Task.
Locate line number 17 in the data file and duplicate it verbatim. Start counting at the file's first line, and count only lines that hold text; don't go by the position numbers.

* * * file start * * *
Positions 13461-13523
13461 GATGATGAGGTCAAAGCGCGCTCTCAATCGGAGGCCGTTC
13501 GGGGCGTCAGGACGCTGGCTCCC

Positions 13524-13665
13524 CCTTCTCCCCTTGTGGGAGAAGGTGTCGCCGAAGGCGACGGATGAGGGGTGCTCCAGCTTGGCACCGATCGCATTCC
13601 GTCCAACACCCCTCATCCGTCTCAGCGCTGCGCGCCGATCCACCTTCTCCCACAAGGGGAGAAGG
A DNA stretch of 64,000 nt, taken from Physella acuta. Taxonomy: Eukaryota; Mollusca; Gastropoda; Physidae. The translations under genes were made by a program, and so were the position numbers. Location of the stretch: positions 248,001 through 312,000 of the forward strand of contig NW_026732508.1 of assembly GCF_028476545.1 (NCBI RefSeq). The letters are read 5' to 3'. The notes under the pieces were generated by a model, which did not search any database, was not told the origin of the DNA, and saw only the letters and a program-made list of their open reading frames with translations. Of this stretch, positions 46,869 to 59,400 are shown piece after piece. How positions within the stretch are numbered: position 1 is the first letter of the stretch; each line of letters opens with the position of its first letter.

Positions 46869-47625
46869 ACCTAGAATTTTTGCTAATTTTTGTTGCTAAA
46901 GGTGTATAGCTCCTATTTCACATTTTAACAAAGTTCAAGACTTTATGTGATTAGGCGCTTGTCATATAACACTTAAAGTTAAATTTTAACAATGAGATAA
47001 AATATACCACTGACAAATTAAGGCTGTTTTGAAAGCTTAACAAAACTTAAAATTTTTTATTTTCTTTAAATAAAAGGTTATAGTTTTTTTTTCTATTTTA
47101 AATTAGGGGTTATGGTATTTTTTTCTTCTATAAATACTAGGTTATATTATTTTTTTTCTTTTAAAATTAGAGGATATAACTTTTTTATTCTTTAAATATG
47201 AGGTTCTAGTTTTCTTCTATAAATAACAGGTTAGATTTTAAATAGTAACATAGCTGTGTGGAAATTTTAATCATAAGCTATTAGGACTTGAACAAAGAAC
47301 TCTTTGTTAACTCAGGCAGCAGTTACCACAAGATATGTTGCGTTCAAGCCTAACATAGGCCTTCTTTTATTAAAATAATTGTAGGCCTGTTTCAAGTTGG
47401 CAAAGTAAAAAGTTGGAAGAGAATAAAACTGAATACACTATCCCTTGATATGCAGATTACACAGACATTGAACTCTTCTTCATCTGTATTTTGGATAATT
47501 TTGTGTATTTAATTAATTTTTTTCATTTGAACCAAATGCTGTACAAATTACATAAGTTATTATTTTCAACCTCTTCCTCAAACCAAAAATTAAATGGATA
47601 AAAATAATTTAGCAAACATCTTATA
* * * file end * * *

47601 AAAATAATTTAGCAAACATCTTATA